His assorted remains were brought before King Zhuanlun in the Tenth Court, who pitied the pile of bones and fried organs and gave him a reprieve. ‘You’re supposed to drink the tea of forgetfulness now,’ the guard informed the pile that had been Craig. ‘But I’m not sure how that’s going to work, exactly.’ Then he paused in his compassion and the familiar scowl returned. ‘So I guess you probably shouldn’t have killed that guy and committed all those other crimes. Dick.’ He poured the warm liquid onto the general vicinity of Craig’s mouth and stomach, murmuring discontentedly about his long working day and something about the wife, and Craig started to feel better as the liquid osmosed through his pores. King Zhuanlun spun the Wheel of Reincarnation, which resembled the Wheel of Fortune more than he’d expected, and Craig left his body.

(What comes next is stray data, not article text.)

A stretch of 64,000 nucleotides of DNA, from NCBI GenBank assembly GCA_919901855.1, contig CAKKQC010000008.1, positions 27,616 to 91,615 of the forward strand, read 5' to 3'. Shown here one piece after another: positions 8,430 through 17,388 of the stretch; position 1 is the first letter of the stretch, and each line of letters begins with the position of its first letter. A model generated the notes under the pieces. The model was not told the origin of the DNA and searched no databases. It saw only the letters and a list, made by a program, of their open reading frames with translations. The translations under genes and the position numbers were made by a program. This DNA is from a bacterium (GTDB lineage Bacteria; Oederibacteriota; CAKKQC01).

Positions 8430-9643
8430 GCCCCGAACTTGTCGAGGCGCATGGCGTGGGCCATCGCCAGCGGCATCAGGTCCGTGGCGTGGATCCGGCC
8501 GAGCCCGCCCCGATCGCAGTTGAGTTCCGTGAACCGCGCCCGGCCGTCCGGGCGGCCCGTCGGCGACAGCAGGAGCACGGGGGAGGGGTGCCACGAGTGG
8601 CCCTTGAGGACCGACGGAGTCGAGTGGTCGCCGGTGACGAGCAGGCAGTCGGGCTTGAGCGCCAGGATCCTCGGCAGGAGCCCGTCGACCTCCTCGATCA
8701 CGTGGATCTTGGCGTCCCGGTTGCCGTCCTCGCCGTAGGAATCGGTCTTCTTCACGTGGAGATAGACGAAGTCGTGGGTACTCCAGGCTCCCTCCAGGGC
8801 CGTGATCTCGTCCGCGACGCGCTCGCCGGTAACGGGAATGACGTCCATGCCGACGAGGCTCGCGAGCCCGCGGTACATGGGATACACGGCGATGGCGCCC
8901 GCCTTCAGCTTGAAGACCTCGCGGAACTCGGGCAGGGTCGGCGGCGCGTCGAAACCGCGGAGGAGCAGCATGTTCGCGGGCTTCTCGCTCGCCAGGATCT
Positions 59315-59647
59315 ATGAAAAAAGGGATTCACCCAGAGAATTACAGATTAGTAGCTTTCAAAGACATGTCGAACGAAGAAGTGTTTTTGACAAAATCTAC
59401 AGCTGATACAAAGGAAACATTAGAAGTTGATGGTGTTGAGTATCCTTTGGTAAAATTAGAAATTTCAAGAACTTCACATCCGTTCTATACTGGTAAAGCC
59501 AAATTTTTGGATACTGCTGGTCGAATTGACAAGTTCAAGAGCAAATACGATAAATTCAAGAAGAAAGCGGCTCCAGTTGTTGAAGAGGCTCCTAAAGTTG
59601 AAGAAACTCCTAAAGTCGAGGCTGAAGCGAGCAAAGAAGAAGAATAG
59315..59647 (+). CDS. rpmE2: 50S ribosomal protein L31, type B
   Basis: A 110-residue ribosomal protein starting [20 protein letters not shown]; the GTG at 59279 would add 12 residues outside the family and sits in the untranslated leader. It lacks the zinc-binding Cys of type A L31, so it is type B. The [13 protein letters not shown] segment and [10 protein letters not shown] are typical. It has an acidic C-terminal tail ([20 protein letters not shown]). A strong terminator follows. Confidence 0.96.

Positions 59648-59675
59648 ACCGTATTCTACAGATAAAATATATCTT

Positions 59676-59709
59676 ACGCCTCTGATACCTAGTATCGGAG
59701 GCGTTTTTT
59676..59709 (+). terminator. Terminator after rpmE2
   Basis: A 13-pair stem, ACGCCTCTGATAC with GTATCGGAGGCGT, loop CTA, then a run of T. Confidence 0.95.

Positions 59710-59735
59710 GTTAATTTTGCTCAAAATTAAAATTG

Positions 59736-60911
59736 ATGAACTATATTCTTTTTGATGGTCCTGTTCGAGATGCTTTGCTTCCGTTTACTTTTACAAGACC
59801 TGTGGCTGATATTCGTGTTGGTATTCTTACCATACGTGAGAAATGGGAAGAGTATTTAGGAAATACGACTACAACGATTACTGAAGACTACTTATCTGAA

This time I’m going to do it right, he urged himself, straining to stay conscious and not lose his grip on himself. Craig Shinks would rise again, and this time he was going to be better.


III


Martin Shinks learned of his brother’s death the next morning, an apparent accidental suicide in a double headbutt that also killed a police officer who was presumed to be chasing him down following a rape. He cursed himself for feeling more relieved than bereaved at the news, and thought he heard a bell chime eight times, which didn't seem right at this hour.